Fl Motorcycle Helmet Law
The Florida motorcycle helmet law was amended in two thousand to let some riders to choose not to wear a motorcycle helmet. Under the modified law, a rider may forgo wearing a helmet if he or she is 21 or older and demonstrates insurance coverage of at least $10,000 in benefits for motorcycle accident-related injuries. Passengers of bikes may also choose not to wear a helmet as long as they are twenty-one or older and have the baseline $10,000 coverage. Passengers don’t need to be separately insured if they’re covered under the driver’s policy – as with family policies – but they do need coverage.
Law Enforcement Needs
health insurance plans may already include this in coverage, but because the law remits a level of coverage, motorbike drivers need to carry with them proof of that coverage amount. If the dollar amount is not mentioned on one’s evidence of insurance, insurance companies can provide a Certificate of Coverage to motorbike riders who wish not to wear helmets. If a rider is stopped by law enforcement and their evidence of insurance does not show the minimum $10,000 coverage, the rider may be ticketed. The ticket is thought of as a noncriminal traffic infraction.
Not all motorcycle helmets are valid. The Florida Department of highway Safety and Motor cars keeps a catalogue of helmets that have met their wants.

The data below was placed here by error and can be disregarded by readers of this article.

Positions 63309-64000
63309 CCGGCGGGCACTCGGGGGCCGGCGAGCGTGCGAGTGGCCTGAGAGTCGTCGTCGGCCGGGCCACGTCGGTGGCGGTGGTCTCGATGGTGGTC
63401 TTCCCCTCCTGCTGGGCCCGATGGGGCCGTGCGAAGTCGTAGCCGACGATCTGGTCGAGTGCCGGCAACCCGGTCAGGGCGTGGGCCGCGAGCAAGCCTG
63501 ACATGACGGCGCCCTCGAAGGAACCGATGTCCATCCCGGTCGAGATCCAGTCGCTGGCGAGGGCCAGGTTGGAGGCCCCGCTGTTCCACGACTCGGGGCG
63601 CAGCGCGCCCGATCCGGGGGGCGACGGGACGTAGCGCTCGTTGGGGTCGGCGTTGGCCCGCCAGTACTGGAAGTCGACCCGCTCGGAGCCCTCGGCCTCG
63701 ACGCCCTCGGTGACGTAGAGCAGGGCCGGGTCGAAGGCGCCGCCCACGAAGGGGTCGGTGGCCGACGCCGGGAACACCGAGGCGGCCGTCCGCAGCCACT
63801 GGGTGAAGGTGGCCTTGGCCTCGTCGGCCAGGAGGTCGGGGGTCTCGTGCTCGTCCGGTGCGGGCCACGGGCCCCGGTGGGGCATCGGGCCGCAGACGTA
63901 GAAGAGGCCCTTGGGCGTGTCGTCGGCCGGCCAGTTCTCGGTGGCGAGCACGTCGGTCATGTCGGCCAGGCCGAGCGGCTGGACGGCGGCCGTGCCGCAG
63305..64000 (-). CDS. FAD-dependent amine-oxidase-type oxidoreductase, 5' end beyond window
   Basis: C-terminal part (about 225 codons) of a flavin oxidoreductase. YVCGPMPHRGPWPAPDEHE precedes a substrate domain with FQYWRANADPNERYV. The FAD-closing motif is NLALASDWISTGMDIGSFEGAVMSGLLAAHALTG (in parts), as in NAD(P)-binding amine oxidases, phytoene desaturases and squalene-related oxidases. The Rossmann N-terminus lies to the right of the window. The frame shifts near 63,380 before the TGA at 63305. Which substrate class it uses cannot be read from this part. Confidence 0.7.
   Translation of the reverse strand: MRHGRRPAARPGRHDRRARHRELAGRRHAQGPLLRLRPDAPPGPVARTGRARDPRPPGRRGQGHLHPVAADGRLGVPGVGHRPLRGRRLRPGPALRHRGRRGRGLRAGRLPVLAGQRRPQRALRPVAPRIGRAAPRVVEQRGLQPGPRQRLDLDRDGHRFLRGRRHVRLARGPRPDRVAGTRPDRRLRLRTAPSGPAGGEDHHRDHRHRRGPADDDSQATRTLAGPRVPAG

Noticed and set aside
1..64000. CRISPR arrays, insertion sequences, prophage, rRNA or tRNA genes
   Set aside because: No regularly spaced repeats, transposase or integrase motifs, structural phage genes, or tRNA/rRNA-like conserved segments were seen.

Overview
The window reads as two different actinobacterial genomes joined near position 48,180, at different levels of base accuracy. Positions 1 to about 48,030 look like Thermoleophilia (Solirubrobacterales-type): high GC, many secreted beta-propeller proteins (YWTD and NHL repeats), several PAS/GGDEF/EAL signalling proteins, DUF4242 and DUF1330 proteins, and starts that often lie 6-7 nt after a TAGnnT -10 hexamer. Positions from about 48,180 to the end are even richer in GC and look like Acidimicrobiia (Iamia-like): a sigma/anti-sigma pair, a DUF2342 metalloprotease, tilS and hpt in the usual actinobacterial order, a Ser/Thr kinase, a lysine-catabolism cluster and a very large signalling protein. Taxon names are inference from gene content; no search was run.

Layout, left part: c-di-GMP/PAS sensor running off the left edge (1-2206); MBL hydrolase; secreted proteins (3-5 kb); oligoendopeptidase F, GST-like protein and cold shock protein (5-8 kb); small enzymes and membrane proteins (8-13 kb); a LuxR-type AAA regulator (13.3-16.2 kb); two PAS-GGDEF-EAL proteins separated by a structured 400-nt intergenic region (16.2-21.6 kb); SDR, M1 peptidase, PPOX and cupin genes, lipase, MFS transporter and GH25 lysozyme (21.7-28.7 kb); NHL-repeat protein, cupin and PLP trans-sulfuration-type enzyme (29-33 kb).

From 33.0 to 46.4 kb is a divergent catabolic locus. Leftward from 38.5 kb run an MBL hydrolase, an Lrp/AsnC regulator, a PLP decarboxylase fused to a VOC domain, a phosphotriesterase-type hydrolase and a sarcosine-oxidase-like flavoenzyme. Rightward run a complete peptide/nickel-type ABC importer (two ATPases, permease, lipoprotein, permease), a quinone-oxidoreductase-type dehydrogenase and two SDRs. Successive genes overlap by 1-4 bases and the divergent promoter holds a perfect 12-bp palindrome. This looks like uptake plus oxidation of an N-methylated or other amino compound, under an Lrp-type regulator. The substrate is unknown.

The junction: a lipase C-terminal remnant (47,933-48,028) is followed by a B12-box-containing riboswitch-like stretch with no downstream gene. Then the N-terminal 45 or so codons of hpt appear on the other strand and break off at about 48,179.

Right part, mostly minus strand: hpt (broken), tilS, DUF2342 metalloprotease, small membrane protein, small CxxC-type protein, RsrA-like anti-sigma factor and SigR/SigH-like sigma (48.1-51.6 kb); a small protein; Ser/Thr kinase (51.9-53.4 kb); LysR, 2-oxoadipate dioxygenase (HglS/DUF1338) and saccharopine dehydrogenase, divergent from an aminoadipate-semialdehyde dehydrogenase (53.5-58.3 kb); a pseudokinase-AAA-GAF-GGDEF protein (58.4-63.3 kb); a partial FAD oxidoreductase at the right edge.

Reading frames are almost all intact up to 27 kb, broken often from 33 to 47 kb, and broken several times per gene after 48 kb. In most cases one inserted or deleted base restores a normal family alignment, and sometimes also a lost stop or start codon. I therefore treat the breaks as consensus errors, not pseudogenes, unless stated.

Effect of the Change in Law
the nation’s highway Traffic Safety Administration completed a study comparing motorbike injuries from before and after the Florida bike helmet law took effect in two thousand. The report noted that between 2001 and 2003, motorcyclist deaths increased 81%. The actual number of deaths was seriously higher than the expected number of deaths. The NHTSA report further said that,’Florida crash reports also indicated that helmet use dropped visibly among riders under age twenty-one, who were still covered by the law. Fatal injuries in this group nearly tripled in the 3 years after the law change.’ A causal connection cannot be stated for certain, but the numbers are definitely stark.
Crash-related head injuries are the premiere reason for death among riders who don’t wear helmets. The NHTSA guesses that helmets scale back the chance of death by 37%. Other research has demonstrated similar results. Approved helmets also defend against dire brain injuries, another of the leading injuries suffered by motorcyclists. The resistance to universal helmet laws often confirm that helmets increase head mass and lead to more neck and spinal injuries. More than a dozen studies have refuted this claim, showing that helmet use does not lead to an increase in spinal injuries.
The issue boils down to private choice. A universal bike helmet law, requiring 100 percent of riders to wear helmets at every point, may save lives and decrease injury, but many of us still view it as a violation on their freedoms. A law providing exemptions for those over 21 and given a specific quantity of coverage is a halfway measure that addresses this concern, though there may be further-reaching implications. Should Florida protect its citizens from themselves by mandating helmet use, even against citizens’ will? Eventually, that is the philosophical root of the controversy.
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